Rania Ahmed


36, Partner @ Vaya

Tell us about a time when you felt cared for?

I'm honestly blessed to have so much love around me, from family, friends, and strangers. In a time when loneliness is one of the greatest silent killers of our society, the world of care I know affords me a richness in existence that makes me feel like the luckiest woman in the world. But I'll tell you about a recent time I was surprised by the care of a stranger.

I recently moved to Salt Lake City, Utah from San Francisco. On the day I moved into my building, I was exhausted from the long lonely drive but determined to bring up everything from my car. As I was struggling to move things slowly but surely down the long halls of my apartment building, I heard footsteps behind me. Coming from San Francisco, the land of many concern-trolling liberals, I was expecting to be peppered with ostracizing questions like "Excuse me, do you live here? How did you get in this building?" 'Are you delivering something?" "Do you have a permit to be moving at this hour?". So I, exasperated, turned around finally to face the situation. The stranger warmly smiled at me and said, "Are you moving in? I saw all of your things, and I was wondering if you wanted some help? My daughter lives three doors down from you."

Her name was Marsha and she had to be in her late 50's but probably in her 60's and looked really young. She insisted on carrying EVERYTHING of mine with me, as I continued to stumble in thank you's and apologies, while repeatedly telling her "you really don't have to do this!" while she waved off my concerns. After moving all of my things in. Marsha asked "Have you eaten? Are you hungry? Let me get you some soup, I just made some beef dumpling soup with bok choy for my daughter. Do you eat meat?"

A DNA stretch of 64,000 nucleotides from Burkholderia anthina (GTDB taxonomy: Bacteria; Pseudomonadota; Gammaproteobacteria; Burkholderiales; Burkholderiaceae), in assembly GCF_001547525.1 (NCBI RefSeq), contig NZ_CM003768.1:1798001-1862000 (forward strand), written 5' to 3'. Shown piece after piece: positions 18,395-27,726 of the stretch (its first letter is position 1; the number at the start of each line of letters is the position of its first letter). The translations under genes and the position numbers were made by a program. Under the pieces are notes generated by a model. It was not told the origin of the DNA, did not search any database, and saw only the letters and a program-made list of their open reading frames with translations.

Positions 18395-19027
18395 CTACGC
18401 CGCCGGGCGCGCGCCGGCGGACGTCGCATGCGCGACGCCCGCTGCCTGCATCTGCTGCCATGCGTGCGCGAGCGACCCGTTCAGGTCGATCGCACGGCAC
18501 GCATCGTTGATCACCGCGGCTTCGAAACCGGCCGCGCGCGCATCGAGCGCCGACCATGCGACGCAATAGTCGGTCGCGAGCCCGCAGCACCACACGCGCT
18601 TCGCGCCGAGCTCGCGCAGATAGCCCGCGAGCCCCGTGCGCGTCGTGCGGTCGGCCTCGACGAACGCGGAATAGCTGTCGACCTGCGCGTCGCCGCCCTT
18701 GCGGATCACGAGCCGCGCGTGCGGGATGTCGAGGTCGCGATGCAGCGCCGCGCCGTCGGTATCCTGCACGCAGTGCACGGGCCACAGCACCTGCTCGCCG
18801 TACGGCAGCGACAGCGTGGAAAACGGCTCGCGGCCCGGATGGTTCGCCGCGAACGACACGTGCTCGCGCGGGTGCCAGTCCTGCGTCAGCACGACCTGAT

Marsha not only came back with soup - she also brought me a delicious pastry, fruit, and an avocado. And no, she didn't ask me to join the Mormon church or ask me for anything in return. She simply shook my hand and said "Welcome to Salt Lake City, Rania. Please come by if you ever need anything."

How do you provide care for others?

I try really hard to make myself as available as possible to anyone around me, but sometimes this backfires a bit so I'm scaling back. I'm also learning the art of showing more empathy versus jumping right into problem solving strategy. But, I think the most important way I (hope, at least) show care is by being present - by listening and creating a safe space for those I love, far away from the brutal confines of internal and external shame. 

Favorite self-care ritual?

Saying "No". Especially without worrying too much about whether I've upset someone/lost an opportunity or not. 

Who is a hero of yours?

Oh, lots of people, but right now, I'm pretty obsessed with Ilhan Omar. She's a hijabi, Somali, Muslim refugee - and she's crushing it. She's getting death threats everyday and a world of powerful men (and women) are hyper-focused on her and determined to ruin her. But she has remained consistently courageous, faithful to her core beliefs, and calm. She gives me hope for real change. 

Catherine Spence